Monday, December 15, 2014

A Peaceful Plea

(I was asked to speak at a candlelight vigil last Friday night sponsored by the newly formed Anti-Racism Coalition. The following is what I said.)

I wanted to tell you tonight about a few things that I love.

First of all I wanted to tell you that I love the Police. They are in my extended family, they are in my circle of friends, and they are members of my community. I have personally called on the Police in times of great crises and they have always helped me.  I love safe communities and so I am thankful for them.

I love my children. Two came to me biologically and three by adoption and I love them all so much. And I want you to know, they are all really, really cute. But ever since we adopted our youngest three, parents who know firsthand what it means to raise Black children, the boys in particular, warn me that they will only be adorable to the outside world until age twelve. Around that age Black boys transition from cute to threatening in the eyes of strangers.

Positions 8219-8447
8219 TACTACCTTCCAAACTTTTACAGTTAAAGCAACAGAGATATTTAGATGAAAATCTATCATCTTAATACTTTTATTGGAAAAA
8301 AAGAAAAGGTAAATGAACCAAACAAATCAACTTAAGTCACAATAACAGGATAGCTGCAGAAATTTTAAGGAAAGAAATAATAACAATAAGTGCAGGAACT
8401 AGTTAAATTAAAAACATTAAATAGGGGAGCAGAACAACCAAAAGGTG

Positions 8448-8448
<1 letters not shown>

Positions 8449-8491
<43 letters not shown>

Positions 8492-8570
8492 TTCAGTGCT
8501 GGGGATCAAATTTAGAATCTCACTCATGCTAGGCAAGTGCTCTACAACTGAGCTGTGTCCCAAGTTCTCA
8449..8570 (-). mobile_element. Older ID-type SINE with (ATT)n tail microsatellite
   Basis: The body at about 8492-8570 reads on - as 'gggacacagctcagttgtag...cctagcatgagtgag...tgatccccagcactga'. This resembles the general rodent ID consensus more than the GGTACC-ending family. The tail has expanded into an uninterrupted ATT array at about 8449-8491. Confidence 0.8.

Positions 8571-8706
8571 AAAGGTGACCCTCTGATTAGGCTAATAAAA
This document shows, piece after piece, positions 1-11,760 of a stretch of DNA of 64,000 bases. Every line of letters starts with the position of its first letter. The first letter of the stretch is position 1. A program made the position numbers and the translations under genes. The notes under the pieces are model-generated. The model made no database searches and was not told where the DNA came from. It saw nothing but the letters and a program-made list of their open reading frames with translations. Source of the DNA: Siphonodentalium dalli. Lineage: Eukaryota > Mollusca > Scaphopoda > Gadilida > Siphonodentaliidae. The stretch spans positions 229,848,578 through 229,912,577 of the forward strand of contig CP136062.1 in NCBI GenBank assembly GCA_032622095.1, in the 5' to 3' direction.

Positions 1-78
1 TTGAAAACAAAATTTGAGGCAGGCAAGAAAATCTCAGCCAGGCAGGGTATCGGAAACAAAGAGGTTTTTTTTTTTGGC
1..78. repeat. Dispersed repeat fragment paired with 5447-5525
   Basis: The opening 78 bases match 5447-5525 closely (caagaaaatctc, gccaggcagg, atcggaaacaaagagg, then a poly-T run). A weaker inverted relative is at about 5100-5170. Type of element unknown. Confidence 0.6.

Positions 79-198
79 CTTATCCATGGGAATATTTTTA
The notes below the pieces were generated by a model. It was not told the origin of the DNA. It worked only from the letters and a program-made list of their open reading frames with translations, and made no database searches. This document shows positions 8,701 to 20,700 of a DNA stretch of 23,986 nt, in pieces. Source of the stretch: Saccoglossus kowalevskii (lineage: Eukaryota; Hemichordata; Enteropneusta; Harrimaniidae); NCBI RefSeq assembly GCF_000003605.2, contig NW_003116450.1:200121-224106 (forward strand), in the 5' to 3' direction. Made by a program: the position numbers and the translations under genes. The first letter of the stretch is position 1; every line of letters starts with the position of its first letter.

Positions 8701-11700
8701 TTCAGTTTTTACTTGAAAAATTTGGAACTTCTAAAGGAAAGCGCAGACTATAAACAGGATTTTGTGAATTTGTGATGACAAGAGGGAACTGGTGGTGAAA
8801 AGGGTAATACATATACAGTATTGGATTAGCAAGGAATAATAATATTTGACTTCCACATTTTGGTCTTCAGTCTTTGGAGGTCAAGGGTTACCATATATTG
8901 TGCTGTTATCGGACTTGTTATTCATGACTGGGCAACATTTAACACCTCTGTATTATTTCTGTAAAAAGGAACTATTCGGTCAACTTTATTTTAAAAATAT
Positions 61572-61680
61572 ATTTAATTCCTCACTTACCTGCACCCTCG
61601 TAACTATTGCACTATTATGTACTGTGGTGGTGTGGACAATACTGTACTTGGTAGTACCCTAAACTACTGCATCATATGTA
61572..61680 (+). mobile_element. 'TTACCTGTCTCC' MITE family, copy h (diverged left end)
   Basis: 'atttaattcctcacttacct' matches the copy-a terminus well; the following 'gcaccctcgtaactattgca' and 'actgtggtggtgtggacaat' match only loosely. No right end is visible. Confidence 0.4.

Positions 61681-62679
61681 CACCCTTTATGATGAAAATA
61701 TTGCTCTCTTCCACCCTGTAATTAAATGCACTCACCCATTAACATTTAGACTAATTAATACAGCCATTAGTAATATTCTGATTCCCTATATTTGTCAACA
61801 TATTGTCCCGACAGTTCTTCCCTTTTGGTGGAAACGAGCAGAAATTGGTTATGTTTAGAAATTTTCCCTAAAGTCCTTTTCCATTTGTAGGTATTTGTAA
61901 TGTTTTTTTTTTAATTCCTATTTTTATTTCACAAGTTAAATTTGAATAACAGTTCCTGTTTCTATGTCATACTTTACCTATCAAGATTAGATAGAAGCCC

Age twelve: the age Tamir Rice was when he was shot and killed when playing at a park with a fake gun.

Michael Brown made it until eighteen.

Trayvon Martin made it until seventeen, a menacing Black boy threatening the safety of his community by walking home with a Snapple and a bag of Skittles.

Oh but those cases were far away, that wouldn’t happen here in our idyllic county! I’d like to believe that that is true. But then I see something like a post on the township’s Facebook page in a discussion about public safety, a warning: “I saw a Black couple outside the pizzeria yesterday afternoon. They just seemed out of place—no offense.”

Will my children be perceived as a threat worthy of shooting dead if, in a few years, they are walking with a Snapple and a slice of pizza here in our small New Jersey town? If they’re wearing a hoodie? While Black? I want more life than that for my kids.

My children are not a threat. But they will be threatened.

I love the Police. I love my children and I love your children, too, so I love communities that are safe for everyone. I don’t know how to make that happen, but I do know that all my private crying and hand wringing isn’t going to do the trick. It’s time for education, open dialogue and community action. It’s time to move forward into a future where I don’t have to worry about some of our children more than the others because of the color of their skin.
 It is time.
Photo courtesy of Maggie Cooke
 

3 comments:

  1. nicely done, Gina, I'm glad my daughter was there to hear your words and only wish I could have been, too!

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